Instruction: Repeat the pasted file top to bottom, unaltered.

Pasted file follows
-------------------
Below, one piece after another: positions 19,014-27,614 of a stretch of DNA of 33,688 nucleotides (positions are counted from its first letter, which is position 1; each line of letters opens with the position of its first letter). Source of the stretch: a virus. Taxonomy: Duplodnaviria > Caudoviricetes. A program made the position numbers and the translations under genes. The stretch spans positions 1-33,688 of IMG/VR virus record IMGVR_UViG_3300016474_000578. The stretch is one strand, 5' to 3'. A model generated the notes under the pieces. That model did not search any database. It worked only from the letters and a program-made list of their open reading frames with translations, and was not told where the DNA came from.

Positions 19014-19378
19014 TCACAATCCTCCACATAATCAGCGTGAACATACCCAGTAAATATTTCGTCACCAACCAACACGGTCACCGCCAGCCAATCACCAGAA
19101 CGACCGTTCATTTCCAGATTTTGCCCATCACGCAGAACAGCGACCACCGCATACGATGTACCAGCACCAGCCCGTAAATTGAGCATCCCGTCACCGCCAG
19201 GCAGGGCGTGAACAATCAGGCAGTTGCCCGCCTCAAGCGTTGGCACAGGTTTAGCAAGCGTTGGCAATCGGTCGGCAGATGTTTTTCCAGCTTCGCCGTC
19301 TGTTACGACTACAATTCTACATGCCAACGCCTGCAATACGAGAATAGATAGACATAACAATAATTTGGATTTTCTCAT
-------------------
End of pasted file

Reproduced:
Below, one piece after another: positions 19,014-27,614 of a stretch of DNA of 33,688 nucleotides (positions are counted from its first letter, which is position 1; each line of letters opens with the position of its first letter). Source of the stretch: a virus. Taxonomy: Duplodnaviria > Caudoviricetes. A program made the position numbers and the translations under genes. The stretch spans positions 1-33,688 of IMG/VR virus record IMGVR_UViG_3300016474_000578. The stretch is one strand, 5' to 3'. A model generated the notes under the pieces. That model did not search any database. It worked only from the letters and a program-made list of their open reading frames with translations, and was not told where the DNA came from.

Positions 19014-19378
19014 TCACAATCCTCCACATAATCAGCGTGAACATACCCAGTAAATATTTCGTCACCAACCAACACGGTCACCGCCAGCCAATCACCAGAA
19101 CGACCGTTCATTTCCAGATTTTGCCCATCACGCAGAACAGCGACCACCGCATACGATGTACCAGCACCAGCCCGTAAATTGAGCATCCCGTCACCGCCAG
19201 GCAGGGCGTGAACAATCAGGCAGTTGCCCGCCTCAAGCGTTGGCACAGGTTTAGCAAGCGTTGGCAATCGGTCGGCAGATGTTTTTCCAGCTTCGCCGTC
19301 TGTTACGACTACAATTCTACATGCCAACGCCTGCAATACGAGAATAGATAGACATAACAATAATTTGGATTTTCTCAT